Serwotka said: “If the government announces a big hike in our pension contributions and a cut in our pensions scheme we are absolutely clear that every union affected should ballot for action together. You have a better chance of defending yourself like that.“

He added: “I think that industrial action on a large scale is inevitable unless the government changes direction.”

This is the first TUC since the new government came in and the mood seems serious. But the unions are holding back a lot of their fire until the October spending review and meanwhile emphasising their role as defenders of the poor and the vulnerable and going some way to countering the myth that cuts are "unavoidable" and somehow all the fault of the previous government.

Brendan Barber highlighted research showing how the planned spending cuts will make Britain more unequal, hitting the poorest 13 times harder than the rich.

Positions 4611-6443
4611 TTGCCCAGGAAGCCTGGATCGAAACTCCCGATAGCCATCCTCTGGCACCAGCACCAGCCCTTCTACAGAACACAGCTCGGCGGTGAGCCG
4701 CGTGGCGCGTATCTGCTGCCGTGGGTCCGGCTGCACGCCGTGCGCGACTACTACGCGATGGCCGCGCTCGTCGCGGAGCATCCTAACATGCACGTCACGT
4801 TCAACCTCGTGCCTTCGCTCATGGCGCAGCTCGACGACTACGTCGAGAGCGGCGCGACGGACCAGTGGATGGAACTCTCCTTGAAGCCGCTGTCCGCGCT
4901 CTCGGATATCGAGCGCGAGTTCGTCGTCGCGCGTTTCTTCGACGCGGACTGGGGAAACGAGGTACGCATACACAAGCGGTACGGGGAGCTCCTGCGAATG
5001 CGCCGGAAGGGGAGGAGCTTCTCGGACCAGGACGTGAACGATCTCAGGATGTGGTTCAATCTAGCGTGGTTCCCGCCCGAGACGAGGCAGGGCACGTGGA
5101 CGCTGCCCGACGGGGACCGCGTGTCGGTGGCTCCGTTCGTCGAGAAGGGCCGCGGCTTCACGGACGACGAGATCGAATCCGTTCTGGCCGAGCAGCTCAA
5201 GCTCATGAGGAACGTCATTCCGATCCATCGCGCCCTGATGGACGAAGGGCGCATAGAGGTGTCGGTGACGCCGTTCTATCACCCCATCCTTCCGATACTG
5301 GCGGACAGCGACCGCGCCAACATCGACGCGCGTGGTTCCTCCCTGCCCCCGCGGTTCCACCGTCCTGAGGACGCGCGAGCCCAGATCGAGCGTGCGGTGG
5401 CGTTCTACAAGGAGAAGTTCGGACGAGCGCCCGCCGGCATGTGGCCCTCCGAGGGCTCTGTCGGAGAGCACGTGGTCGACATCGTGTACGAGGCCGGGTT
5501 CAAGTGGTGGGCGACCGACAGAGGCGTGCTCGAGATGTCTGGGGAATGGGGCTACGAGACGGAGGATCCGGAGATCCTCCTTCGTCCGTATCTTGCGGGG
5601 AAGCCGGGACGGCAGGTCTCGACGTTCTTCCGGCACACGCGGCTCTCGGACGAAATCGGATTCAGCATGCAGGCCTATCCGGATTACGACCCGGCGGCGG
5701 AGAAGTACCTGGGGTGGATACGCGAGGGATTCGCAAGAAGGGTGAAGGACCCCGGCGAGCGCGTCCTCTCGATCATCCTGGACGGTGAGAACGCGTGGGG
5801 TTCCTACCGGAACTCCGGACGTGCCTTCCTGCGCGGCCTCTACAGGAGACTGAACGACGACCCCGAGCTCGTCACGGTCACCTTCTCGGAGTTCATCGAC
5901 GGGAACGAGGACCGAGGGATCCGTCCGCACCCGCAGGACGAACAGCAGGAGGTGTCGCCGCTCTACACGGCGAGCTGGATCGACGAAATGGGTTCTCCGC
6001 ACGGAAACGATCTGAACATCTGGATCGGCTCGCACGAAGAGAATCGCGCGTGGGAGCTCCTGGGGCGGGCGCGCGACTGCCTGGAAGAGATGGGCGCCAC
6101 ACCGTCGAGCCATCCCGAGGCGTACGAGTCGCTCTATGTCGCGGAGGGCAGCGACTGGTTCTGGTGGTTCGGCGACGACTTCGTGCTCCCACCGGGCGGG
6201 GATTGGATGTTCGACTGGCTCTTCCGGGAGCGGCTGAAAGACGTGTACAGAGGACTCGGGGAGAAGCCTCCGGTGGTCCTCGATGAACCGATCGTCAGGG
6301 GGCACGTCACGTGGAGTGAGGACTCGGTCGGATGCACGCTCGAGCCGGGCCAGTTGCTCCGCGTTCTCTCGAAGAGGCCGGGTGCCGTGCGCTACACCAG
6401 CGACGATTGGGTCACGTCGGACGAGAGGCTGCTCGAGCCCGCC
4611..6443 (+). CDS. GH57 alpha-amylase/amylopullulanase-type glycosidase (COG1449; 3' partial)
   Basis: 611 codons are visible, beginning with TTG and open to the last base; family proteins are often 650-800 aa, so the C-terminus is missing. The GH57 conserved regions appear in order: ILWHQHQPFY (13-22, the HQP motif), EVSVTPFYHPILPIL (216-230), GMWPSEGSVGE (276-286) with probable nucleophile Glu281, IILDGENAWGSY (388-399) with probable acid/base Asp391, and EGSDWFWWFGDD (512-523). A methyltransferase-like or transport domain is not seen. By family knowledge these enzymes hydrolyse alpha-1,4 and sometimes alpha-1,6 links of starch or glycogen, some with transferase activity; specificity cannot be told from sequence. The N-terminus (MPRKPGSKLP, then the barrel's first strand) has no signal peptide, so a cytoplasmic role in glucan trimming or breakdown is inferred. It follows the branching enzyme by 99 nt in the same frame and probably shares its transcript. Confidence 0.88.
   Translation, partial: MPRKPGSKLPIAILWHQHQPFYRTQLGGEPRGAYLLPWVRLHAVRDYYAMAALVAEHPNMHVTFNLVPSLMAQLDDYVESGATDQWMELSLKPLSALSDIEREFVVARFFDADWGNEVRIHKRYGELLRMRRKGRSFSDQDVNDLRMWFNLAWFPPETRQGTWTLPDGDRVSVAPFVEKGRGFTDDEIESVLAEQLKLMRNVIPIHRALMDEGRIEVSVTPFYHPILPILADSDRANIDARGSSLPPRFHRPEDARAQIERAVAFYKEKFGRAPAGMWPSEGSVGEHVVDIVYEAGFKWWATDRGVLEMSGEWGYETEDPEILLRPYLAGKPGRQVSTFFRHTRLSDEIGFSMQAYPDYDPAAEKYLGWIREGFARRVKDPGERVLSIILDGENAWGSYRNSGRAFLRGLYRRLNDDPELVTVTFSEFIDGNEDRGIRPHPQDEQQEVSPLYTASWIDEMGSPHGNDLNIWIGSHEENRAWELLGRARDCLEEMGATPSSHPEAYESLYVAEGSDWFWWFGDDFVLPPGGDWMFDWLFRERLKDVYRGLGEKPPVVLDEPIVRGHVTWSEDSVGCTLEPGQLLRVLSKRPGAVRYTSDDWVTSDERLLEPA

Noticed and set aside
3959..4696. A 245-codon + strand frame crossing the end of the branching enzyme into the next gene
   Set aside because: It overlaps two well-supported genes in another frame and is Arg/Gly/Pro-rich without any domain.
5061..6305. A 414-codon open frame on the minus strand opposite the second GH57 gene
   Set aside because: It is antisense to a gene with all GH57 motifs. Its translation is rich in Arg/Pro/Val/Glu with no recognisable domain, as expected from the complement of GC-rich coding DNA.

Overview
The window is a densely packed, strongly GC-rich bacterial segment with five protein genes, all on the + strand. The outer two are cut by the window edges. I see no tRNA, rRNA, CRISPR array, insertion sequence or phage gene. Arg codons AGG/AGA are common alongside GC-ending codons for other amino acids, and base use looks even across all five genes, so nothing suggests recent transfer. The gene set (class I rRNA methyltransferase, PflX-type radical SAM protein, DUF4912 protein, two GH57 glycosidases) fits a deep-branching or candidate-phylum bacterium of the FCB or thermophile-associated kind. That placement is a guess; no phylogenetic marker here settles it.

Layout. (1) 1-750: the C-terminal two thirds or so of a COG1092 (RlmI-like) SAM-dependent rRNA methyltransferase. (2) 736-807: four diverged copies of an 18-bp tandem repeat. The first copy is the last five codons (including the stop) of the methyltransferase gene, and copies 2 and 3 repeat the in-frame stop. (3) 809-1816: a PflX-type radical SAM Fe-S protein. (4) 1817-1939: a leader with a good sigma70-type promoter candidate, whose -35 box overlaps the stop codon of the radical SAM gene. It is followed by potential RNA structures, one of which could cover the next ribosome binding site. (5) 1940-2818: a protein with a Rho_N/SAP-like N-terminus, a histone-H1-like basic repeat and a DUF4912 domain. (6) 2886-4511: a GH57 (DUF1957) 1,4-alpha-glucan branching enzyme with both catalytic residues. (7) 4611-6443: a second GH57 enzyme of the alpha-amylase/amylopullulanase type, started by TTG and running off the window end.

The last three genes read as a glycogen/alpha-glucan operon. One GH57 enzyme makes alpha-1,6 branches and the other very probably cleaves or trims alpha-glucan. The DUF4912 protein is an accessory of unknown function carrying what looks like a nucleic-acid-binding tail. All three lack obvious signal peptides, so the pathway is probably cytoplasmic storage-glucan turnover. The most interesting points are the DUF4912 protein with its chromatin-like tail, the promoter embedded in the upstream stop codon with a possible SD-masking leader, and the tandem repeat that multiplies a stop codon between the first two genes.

But it was Serwotka, again, who showed the passion. He said: "The tone of the debate is actually disgusting. Millionaires lecture us on 'lifestyle choices' about living out of work - they are living in a bubble of privilege."

"It is not a lifestyle choice it is a depressingly real for them when there are 500,000 vacancies and 2.5 m out of work it is a bleak reality."

"To blame them is one of the worst things. We want to defend members, yes, but we also want to defend and stand with the unemployed, the elderly and the disabled who deserve better than they get and could not bear the brunt of some vicious cutbacks.”

“The militants in all of this are the right wing ideologues who are attacking the welfare state.”

Yes, that scraping noise you heard was the sound of battlelines being drawn.

TUC attack on Academics (subs pls chk)

Just what is it that the TUC has against university lecturers?

I suspect stall 49 at the TUC conference in Manchester will become the Anti-Academies Alliance by the time it opens for business tomorrow morning. If not it will be terribly embarrassing for the National Union of Teachers on the next door stall>

Darling toasts Blair and warms his own memoirs

Alistair Darling's review of Tony Blair's Journey in Saturday's Guardian turns out to the be the calmest and most even handed reaction to the tome yet.

He disagrees, very politely, with Blair over the need to cut the deficit immediately and suggests that his critique of Labour's response to the financial crisis is off-beam.